Posidonia oceanica mapping- Eastern Aegean Sea
Posidonia oceanica is an aquatic flowering plant endemic to the Mediterranean, instrumental in providing habitats and nursery grounds to a diverse array of species in the area. Although the seagrass is imperative to ecosystem health, conservation efforts have not mirrored this: Posidonia oceanica’s status is only listed as “least concern” in the IUCN Red List of Threatened Species, but regression of P. oceanica meadows has been widely reported. In order to lobby for increased species protection and avoid further population damage, the extent of these effects needs to be researched more thoroughly, particularly in the eastern Mediterranean where P. oceanica has not been exhaustively studied.
A study performed by Archipelagos mapping Posidonia cover in the SE part of Samos island, as well as Lipsi island. Among the many interesting findings we recorded numerous scars which were caused by illegal trawling activity. This research project aims to reassess the area in order to monitor any changes since 2015. This project also extends the study sites, to further improve our knowledge of seagrass beds in this region.
The seagrass team has developing a simple, cost effective method to monitor seagrass distribution in study sites up to 300 meters off the coast. In particular, we have been piloting a downscan sonar-based kayak survey method to map bathymetry, substrate and vegetation composition. In addition to sonar, the team also record underwater GoPro footage on the kayaks. As this method is currently under development, the team is assessing the best method for processing the sonar into comprehensive maps. Data analysis is a major part of being on the seagrass team and a crucial part of the current data analysis involves collaboration with Biobase and the use of their software. The use of satellite imagery, drone mapping and in water-surveys will be used to confirm the mapping results from the sonar.
The Aegean Marine Life Sanctuary
Working closely together with the marine mammal team, our aim is to determine the status of seagrass meadows for the Aegean Marine Life sanctuary, which is currently in its initial stages. The seagrass within the bay provides key ecological services including organic carbon production and export, nutrient cycling, sediment stabilisation, enhanced biodiversity and trophic transfers to adjacent habitats. With regards to waste management seagrass is important for sediment bio stabilisation and the canopy is assumed to contribute to the trapping of suspended particles. The marine conservation team has been collecting data about the seagrass populations in Vroulia bay in Lipsi and its surrounding area since July 2016. The team is currently processing data collected in order to evaluate the extent and health of seagrass beds in Vroulia bay.
The Marine Conservation Team is now beginning to incorporate two new projects to their work on the Aegean Marine Life Sanctuary. Both of these two new projects are in initial research stages but aim to introduce Seagrass replantation and artificial reefs. The hope is that both these projects will contribute to encourage an increase in invertebrate and fish community biomass. An increase in organisms such as burrowing macrofauna, will be important for ventilating the sediments to stimulate microbial decomposition of settled organic matter. This will be particularly important when additional organic matter begins to enter Vroulia, when animals are introduced to the area as part of the Aegean Marine Life Sanctuary.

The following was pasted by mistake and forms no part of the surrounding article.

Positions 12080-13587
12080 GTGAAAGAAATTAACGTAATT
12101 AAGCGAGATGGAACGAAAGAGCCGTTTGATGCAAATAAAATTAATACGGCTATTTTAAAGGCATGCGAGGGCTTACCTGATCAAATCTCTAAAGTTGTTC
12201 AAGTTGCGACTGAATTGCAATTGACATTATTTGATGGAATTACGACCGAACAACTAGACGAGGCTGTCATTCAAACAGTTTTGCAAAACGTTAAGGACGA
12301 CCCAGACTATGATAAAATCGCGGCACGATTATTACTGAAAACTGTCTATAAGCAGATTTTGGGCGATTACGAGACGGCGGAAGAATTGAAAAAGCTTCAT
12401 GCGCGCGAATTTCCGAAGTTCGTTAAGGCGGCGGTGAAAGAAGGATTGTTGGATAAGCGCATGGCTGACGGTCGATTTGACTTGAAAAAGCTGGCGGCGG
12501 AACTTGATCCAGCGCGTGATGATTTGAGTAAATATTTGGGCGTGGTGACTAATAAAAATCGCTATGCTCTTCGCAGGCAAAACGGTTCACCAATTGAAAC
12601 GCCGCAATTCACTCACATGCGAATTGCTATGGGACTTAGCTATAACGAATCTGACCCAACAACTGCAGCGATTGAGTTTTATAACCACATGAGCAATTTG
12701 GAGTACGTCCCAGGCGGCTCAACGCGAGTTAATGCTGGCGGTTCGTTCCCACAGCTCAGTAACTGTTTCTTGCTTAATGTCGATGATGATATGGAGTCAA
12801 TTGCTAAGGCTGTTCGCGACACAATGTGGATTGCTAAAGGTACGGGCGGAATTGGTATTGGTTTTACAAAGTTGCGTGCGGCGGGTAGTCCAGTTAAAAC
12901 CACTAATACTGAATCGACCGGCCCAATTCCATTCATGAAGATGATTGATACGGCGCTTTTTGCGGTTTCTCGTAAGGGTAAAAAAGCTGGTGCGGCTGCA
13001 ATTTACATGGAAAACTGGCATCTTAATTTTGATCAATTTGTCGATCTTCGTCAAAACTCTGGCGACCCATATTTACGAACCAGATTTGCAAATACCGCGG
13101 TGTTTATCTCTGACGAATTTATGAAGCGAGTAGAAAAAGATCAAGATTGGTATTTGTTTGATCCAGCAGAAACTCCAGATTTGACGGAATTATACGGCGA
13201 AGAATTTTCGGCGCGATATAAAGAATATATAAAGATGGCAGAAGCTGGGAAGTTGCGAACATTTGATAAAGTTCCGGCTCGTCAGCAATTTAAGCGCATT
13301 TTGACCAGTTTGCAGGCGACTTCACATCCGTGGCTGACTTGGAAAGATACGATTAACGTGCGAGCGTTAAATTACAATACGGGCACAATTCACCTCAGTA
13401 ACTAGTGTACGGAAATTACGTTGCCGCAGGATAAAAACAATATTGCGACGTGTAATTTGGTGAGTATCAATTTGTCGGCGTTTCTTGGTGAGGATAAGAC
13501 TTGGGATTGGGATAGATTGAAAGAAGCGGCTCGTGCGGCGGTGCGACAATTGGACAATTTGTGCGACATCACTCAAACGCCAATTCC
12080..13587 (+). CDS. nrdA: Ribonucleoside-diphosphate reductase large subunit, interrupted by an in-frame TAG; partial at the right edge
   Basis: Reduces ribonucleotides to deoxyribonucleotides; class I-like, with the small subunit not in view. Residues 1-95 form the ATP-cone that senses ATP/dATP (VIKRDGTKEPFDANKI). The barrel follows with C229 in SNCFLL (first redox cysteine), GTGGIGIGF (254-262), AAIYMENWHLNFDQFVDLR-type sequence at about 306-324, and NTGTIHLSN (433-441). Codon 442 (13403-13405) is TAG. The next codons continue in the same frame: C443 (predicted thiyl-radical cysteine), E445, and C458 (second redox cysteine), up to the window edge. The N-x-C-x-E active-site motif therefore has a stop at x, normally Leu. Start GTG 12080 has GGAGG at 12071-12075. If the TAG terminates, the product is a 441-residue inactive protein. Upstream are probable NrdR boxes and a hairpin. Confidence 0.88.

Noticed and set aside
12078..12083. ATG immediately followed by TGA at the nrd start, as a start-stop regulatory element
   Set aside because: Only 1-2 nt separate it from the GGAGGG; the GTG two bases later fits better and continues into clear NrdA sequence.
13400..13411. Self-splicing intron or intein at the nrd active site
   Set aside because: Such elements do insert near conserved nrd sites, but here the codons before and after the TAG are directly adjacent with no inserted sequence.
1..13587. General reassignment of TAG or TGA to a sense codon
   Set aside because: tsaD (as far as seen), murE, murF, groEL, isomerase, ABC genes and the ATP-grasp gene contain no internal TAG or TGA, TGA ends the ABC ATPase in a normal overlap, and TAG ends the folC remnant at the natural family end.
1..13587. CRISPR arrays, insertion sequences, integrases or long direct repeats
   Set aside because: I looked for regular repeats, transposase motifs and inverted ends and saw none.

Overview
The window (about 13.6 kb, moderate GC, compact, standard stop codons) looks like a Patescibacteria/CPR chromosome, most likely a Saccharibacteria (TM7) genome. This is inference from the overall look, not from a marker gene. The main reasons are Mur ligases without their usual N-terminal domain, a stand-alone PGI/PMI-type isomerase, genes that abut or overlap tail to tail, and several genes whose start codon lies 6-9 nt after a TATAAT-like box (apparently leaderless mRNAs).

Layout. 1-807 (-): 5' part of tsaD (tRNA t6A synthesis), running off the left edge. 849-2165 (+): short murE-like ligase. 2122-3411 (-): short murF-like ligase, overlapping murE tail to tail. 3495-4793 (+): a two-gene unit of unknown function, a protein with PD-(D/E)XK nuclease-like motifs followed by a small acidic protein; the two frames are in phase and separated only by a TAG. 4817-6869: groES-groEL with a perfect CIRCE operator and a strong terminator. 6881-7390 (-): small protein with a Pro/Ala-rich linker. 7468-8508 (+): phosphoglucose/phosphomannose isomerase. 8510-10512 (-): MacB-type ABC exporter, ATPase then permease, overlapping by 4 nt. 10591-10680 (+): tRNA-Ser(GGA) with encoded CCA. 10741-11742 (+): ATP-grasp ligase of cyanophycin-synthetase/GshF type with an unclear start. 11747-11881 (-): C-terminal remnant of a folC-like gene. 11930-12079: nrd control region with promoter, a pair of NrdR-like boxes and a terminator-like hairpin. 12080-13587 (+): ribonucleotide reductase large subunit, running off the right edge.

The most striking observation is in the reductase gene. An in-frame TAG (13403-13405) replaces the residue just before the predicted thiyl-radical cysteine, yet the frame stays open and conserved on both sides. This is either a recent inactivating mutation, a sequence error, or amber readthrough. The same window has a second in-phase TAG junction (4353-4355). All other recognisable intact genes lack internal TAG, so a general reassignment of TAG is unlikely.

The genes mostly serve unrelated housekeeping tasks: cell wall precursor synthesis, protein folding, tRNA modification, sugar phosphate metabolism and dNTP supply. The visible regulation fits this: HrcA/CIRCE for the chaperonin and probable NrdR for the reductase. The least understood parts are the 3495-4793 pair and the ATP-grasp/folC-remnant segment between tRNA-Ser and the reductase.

Artificial reefs in the Sanctuary
There has been an increasing frequency of use worldwide, of artificial structures in efforts to increase fish abundance and diversity, improve catch rates of targeted species, protect and restore biological resources and rehabilitate coastal ecosystems or to enhance recreational use of the area. These structures are called artificial reefs (ARs) and have been envisaged as potentially interesting tools to deal with the availability and protection of marine resources. Therefore, it is planned to deploy a series of a number of experimental different models of artificial reefs in The Aegean Marine Life Sanctuary to implement its value by increasing the fish abundance, biomass and biodiversity. To this end, over the last week a literature review has been done in relation to the different models and materials that have been used to build artificial reefs around the world for the purpose of learning the most suitable methodology for our project.
Fish4Life – An online sustainable seafood guide
This project aims to update the Fish4Life app created in 2012. The app was created to provide a sustainable fish guide for consumers, to help the general public when selecting which fish to purchase. However, due to continual mobile phone advancement, the app no longer functions as well as it did originally. The new objective is to create an up to date design and provide current status of sustainability. We also want to provide the information in as many languages as possible. This information will now be available on the archipelago.gr website which will also be mobile friendly. We have provided all the information required to take the project to the next step – producing the guide on the archipelagos website. The next step is being worked on by the media team. Once this has been completed, we can then review the guide and make any further adjustments or recommendations that we feel will make the best possible guide for purchasing fish sustainably.